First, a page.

Does the Soundblaster Z make a lot of difference to your Swans M10 versus your onboard audio? And what is your onboard audio, if you would please tell me.

 

Thank you for your detailed response! 

Cheers.

 

I love my M10's. I don't actually have them hooked up to my PC, they are being used with my TV. I've always had a sound card with my current PC (an X-Fi XtremeGamer before my Z), so I can't speak to how it compares with my onboard audio.

 

However, a Xonar DX or Sound Blaster Z is pretty much guaranteed to me a step up from onboard audio, particularly with a good speaker system.

post #6 of 20
Thread Starter 
Quote:
Originally Posted by SEALBoy View Post

 

I love my M10's. I don't actually have them hooked up to my PC, they are being used with my TV. I've always had a sound card with my current PC (an X-Fi XtremeGamer before my Z), so I can't speak to how it compares with my onboard audio.

 

However, a Xonar DX or Sound Blaster Z is pretty much guaranteed to me a step up from onboard audio, particularly with a good speaker system.

 

Once again, thank you for your input.

 

I guess I'll try my onboard audio first when I get my speakers, then decide if I need an external DAC or sound card.

Just a question to you, if you were in my position, would you spend $300 on Swans m50w, or $100 on the M10, <$100 on a soundcard/DAC and save the rest up?

I am no audiophile and cannot really distinguish better audio unless there is significant difference. 

 

Also, would you recommend I get a sound card or an external DAC? If I get an external DAC with amps, will I be able to hook it up to both my speakers and headphones at the same time, or do I need to unplug one If I use the other?

post #7 of 20
If you get an external DAC for speakers and headphones, you also want one with a headphone amp and preamp built in. A DAC alone cannot power headphones, although it can be use to send signal to powered speakers. Look into the Audioengine D1.

I would think that the Swans M50W will be a much better speaker set than the M10. I would go with that, and then later on when you afford it, worry about upgrading to a sound card or external DAC.
post #8 of 20
Thread Starter 
Quote:
Originally Posted by cel4145 View Post

If you get an external DAC for speakers and headphones, you also want one with a headphone amp and preamp built in. A DAC alone cannot power headphones, although it can be use to send signal to powered speakers. Look into the Audioengine D1.

I would think that the Swans M50W will be a much better speaker set than the M10. I would go with that, and then later on when you afford it, worry about upgrading to a sound card or external DAC.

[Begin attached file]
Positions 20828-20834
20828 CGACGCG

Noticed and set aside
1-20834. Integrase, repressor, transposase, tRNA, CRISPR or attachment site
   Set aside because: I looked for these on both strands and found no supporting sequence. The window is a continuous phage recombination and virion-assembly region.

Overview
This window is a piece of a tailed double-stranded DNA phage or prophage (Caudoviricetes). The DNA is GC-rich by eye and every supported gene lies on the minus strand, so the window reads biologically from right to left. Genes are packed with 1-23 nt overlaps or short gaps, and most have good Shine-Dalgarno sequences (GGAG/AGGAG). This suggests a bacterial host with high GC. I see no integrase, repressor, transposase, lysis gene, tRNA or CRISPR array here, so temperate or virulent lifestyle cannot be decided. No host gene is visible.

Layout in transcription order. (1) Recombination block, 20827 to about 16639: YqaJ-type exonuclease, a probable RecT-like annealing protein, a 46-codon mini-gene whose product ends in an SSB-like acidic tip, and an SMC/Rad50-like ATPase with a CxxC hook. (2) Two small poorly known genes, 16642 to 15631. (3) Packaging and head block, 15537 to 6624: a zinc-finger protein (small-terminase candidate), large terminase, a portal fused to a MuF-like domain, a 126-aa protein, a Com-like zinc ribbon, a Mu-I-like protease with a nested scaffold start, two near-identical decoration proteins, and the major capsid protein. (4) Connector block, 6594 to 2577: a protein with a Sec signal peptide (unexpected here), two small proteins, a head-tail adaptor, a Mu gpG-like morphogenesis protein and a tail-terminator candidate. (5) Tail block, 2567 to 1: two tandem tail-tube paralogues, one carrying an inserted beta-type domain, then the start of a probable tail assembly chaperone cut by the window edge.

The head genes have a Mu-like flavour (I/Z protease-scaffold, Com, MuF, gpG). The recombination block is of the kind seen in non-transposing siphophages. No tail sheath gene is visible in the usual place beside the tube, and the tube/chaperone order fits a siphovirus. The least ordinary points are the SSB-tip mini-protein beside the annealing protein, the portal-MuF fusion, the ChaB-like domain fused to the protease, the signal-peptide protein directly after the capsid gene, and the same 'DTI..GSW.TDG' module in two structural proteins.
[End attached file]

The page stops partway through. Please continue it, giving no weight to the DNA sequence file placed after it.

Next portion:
Point taken. I have decided not to go with the M10 or M50W, but the D1080-IV instead, I can live without a sub I guess.

Would a Xonar U7 do the job good? I have people telling me that soundcards are a better option than DACs.

post #9 of 20
An external sound card like the Xonary U7 has a DAC in it. It also has a headphone amp and Dolby DSP surround processing, and it is capable of multichannel output. Something like the FiiO E17, which is an external 2 channel DAC with headphone amp, may have better sound fidelity (you'd have to compare them), but of course no Dolby sound features. Just depends on what you want.
post #10 of 20

You won't be able to use the surround-sound capabilities of your sound card, but a good sound card can last through several generations before you really need to change it.

8.gif
post #11 of 20
Thread Starter 
Quote:
Originally Posted by cel4145 View Post

An external sound card like the Xonary U7 has a DAC in it. It also has a headphone amp and Dolby DSP surround processing, and it is capable of multichannel output. Something like the FiiO E17, which is an external 2 channel DAC with headphone amp, may have better sound fidelity (you'd have to compare them), but of course no Dolby sound features. Just depends on what you want.

 

Since the FiiO E17 only has 1 output which is the headphone jack output I just plug my speakers into that and it will work? No compatibility issues, not hurting my devices, nothing?

Though I'd prefer something with more outputs like the Xonar U7 so I'm able to plug in both speakers and headphones in at the same time.